The deep purple color on the hotlinks was very beet-like and was also a little off-putting. I dug in anyway, only to find that the casings had very little snap and the meat was fairly mushy. The sauce was ok, but nothing special. I saw the remnants of jalapenos in the form of large seeds. That being said, there was only a hint of heat, certainly not as much as I was anticipating. There was no smoke whatsoever. Business at the Lazy L wasn't exactly booming, but I think it would be worthwhile to invest in something better and more homemade than Mrs. Baird's hamburger buns from the local grocery store. Needless to say, I didn't bother finishing my sandwich.
When the word "lazy" is right in their name, I guess I shouldn't have expected too much effort from this place. Lindsey's Lazy L Bar-B-Q was a sad representation of East Texas hotlinks.
Lindsey's Lazy L Bar-B-Q
12157 Hwy 69 S
Alto, TX 75925
Despite my best efforts, my job yet again forced me into another trip East to Lufkin, Texas. The last time I was in town I tried out Bryan's Smokehouse, but I wasn't going to make that mistake again. I decided instead to sample Lufkin Bar-B-Q, which is interestingly only a block away from Bryan's.
Lufkin Bar-B-Q has been pumping out smoke in one form or another since the 1950s. I hoped that all that history would lend itself to some really tasty barbecue.
The drive-thru window out front seems to comprise a large portion of their business. Despite the rugged sheet metal exterior, this place has a pretty nice feel to it once you get inside. Bright woods line the walls and the booths, and the western motif ties the whole thing together. It was exceptionally quiet in the dining room, so some background music would have been nice.
If you're dining in, waitress service is the only option. I had several barbecue stops planned for my drive home, so I didn't want to fill up too much. I settled on a Half Plate of sliced beef (aka brisket, at least I really hoped). There weren't too many options for side dishes, but potato salad and beans would do just fine.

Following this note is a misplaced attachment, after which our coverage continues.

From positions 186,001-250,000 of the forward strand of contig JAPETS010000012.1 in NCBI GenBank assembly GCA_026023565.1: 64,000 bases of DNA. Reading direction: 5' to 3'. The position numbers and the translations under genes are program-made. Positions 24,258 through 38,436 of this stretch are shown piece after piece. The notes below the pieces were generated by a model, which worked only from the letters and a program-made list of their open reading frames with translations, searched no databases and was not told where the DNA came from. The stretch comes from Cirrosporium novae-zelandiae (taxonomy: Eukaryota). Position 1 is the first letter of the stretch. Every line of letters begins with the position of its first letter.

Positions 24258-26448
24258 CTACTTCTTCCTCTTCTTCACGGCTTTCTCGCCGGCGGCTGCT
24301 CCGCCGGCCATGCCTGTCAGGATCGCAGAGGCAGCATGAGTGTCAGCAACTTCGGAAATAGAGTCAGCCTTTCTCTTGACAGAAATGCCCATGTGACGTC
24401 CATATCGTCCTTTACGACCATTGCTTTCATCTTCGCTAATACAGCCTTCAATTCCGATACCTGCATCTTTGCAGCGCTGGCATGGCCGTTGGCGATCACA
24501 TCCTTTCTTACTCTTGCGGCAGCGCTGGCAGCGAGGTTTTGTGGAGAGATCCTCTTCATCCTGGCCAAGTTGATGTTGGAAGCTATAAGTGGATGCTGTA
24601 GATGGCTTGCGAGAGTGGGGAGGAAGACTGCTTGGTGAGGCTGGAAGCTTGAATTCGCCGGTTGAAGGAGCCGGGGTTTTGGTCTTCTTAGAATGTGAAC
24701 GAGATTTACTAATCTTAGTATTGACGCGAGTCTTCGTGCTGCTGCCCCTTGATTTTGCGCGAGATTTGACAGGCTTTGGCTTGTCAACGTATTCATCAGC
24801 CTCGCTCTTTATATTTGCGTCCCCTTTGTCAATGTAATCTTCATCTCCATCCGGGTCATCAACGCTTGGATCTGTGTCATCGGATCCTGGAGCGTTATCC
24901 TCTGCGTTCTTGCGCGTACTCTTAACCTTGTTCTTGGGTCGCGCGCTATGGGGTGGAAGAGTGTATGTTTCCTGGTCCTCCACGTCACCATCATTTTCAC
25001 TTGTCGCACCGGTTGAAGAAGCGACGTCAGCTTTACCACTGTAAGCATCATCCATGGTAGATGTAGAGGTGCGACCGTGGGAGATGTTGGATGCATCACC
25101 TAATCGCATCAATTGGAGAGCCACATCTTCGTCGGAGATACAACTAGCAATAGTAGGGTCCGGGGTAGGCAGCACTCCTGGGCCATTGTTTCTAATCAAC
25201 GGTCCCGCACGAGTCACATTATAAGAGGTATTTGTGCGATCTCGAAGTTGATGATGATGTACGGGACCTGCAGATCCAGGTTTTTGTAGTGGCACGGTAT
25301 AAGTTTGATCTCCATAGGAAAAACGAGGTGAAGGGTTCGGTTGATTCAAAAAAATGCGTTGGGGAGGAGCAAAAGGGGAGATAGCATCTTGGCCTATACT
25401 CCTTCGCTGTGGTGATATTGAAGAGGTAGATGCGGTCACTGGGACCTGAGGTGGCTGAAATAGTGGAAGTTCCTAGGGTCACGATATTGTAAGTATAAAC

Visually, things looked pretty good. The potato salad was basically just warm mashed potatoes with some veggies mixed in for crunch. It was slightly sweet. The flavors were ok, but definitely not the German-style potato salad I'm used to in Central Texas. As for the beans, they had a really good flavor to them. I found brisket mixed in, which was a nice touch. They needed a little spiciness to round things out. Others have raved about Lufkin Bar-B-Q's complimentary dough rolls, but to me they were nearly inedible. They had the texture of a really dense doughnut, and mine were a little raw and chewy in the middle. Maybe I just got a bad batch, but they weren't very good.
The brisket had a good black crust and a pronounced smoke ring. There also appeared to be a good mix of fatty and lean parts to comb through. There wasn't much smoke to the brisket, but it wasn't completely absent either. What stood out the most, unfortunately, was the undercooked meat which failed miserably on the "accordion test." It took way too much effort to pull the meat apart across the grain. A few of my slices beneath surface of the seemingly-beautiful pile had a weird sheen to them, which reminded me of fish scales glistening in the sun.
Lufkin Bar-B-Q was only slightly better than Bryan's Smokehouse had been, although maybe it's more accurate to say that it was just differently bad.
203 S. Chestnut St.
Lufkin, TX 75901